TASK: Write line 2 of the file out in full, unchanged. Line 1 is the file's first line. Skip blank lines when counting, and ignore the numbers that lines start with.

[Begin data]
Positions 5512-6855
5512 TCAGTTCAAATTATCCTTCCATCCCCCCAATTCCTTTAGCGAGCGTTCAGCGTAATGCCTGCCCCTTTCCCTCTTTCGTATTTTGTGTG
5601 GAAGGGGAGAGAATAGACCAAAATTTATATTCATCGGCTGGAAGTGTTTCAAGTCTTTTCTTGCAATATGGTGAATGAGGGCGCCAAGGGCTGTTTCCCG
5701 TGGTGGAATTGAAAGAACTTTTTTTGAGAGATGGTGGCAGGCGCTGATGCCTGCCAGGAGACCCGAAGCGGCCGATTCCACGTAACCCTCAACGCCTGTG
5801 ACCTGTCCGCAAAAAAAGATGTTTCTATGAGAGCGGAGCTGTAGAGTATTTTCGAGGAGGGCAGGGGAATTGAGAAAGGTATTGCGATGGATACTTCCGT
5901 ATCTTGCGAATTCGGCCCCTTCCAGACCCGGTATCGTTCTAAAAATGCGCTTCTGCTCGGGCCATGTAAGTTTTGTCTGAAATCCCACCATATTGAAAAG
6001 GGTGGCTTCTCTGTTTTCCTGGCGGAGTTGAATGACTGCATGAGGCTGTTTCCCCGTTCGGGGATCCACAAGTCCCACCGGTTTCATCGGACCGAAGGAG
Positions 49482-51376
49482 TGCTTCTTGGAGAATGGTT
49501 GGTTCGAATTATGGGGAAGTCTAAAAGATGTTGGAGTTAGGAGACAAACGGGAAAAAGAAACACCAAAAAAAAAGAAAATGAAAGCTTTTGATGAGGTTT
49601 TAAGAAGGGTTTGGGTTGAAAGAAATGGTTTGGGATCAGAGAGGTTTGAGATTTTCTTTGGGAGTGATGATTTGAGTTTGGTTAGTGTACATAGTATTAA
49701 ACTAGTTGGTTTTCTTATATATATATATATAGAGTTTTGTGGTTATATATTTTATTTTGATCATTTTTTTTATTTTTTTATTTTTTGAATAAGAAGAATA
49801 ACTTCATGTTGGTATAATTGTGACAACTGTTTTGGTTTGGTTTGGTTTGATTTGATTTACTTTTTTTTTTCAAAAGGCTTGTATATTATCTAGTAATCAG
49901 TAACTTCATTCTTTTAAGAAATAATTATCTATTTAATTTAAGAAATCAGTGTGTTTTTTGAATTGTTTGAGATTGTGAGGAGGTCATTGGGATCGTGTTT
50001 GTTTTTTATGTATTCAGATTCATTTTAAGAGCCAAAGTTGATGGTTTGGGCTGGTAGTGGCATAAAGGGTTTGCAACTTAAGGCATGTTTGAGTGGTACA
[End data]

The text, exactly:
5512 TCAGTTCAAATTATCCTTCCATCCCCCCAATTCCTTTAGCGAGCGTTCAGCGTAATGCCTGCCCCTTTCCCTCTTTCGTATTTTGTGTG